Panels: In spite of efforts by producers to firm OSB prices up, weakness in the market persisted. Contract wood continued to undermine mills’ efforts to build order files based on open market sales. The Southern Pine plywood market remained weak but not to the degree as in previous weeks. Buyers continued to purchase conservatively, cautious of the potential for more downside in prices. Western Fir plywood producers did what was needed to sell volumes while trying not to give too much ground in the way of pricing. Buyers remained cautious, purchasing prompt shipping volumes to fill immediate needs. The market for Canadian plywood continued to struggle. Distributors, for the most part, concentrated on moving contract commitments. Even though several producers were not laying up sheathing, the impact was negligible on market prices. Particleboard producers in the Southeast continued to sell strong volumes. Less availability prompted eastern particleboard buyers again to look west to those plants for coverage. MDF sales were steady and prices remained very firm.
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Home businesses hire veterans
Phoenix-area home repair companies Goettl Good Guys Air Conditioning Repairmen and The Sunny Plumber have reached out to local military organizations that are focused on finding employment opportunities for servicemen and women. The companies encourage similar organizations in Arizona to contact them to see what job placement opportunities can be secured.
“Goettl Good Guys and The Sunny Plumber are intensely proud to reach out and provide some security to the heroes who have given up so much to defend our country,” said Dan Burke, CEO of Phoenix Peach, the investment fund that owns the repair businesses. “As a former Navy serviceman, I am acutely aware of the pressures to assimilate back into civilian life after military service. Hopefully, our companies’ efforts will ensure these brave men and women establish long-term careers, and in industries that pair well with training that many receive in the armed forces, like equipment maintenance and repair.”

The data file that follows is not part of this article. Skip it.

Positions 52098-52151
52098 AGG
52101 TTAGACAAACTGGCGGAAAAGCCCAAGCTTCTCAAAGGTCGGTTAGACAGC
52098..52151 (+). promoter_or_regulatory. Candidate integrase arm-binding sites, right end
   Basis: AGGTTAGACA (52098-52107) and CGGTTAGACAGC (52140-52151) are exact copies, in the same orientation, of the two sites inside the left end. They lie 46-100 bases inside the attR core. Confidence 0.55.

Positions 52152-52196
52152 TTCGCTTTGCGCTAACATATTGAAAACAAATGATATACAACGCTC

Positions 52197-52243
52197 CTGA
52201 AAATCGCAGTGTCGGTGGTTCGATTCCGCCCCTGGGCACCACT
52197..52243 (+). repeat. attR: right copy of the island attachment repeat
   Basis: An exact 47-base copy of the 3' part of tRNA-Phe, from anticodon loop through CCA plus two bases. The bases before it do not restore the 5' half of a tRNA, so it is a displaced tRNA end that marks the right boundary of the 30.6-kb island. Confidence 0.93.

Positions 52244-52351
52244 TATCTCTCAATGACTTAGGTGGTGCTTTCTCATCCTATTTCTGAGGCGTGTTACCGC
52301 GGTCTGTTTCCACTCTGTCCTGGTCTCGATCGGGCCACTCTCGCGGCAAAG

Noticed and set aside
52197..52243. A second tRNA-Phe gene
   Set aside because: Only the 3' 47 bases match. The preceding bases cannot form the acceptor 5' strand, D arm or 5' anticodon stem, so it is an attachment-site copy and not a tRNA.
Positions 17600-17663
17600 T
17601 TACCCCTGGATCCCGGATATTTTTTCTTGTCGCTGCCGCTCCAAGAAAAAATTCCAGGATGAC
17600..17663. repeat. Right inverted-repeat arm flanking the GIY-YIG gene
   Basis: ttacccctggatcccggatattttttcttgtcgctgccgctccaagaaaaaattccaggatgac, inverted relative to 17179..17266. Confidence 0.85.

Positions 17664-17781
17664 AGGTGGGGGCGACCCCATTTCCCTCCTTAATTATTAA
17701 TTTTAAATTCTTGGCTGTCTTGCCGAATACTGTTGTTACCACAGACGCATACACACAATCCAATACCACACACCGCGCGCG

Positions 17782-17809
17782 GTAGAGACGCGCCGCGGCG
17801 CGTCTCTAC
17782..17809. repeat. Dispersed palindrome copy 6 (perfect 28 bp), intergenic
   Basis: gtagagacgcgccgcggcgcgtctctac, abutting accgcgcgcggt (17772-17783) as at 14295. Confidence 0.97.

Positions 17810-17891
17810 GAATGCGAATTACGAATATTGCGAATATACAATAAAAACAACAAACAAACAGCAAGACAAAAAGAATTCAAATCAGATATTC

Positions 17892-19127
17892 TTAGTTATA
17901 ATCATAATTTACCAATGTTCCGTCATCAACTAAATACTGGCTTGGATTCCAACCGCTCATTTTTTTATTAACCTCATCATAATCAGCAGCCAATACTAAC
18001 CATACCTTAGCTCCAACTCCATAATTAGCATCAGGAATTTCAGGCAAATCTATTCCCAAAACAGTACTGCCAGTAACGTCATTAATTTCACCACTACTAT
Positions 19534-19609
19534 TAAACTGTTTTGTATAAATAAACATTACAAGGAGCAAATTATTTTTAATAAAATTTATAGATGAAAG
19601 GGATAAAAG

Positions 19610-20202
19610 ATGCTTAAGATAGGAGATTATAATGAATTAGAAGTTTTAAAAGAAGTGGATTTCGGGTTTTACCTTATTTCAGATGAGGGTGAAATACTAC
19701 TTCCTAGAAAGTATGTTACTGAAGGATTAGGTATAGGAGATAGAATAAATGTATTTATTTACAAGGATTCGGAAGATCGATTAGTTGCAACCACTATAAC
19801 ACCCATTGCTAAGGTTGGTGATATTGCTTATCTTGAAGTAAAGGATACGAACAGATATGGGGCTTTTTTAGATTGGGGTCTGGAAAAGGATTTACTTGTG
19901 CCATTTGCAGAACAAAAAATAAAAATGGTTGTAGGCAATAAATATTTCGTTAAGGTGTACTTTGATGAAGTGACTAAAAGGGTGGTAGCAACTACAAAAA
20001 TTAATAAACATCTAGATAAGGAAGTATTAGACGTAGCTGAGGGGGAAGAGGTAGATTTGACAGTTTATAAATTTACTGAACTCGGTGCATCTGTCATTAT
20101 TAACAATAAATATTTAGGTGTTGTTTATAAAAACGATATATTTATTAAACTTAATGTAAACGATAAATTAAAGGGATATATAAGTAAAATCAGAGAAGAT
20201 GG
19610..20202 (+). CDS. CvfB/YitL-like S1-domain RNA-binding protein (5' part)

The companies have previously shown support for veterans throughout Arizona as well. At local American Legion Posts, Goettl Good Guys has helped solve air filtration and air conditioning systems challenges, and has introduced a military discount program for veterans and their families. Goodrich asserts the companies will continue to show support for former military in the future through additional service offerings like this and by hiring former military servicemen and women for years to come.
“Building a workforce of technicians from disciplined military backgrounds will only advance the companies’ commitment to providing high-quality services,” Goodrich said. “Phoenix Peach will continue shaping these two companies to stand out for their community service and rapid repair of technology and plumbing at our neighbors’ homes.”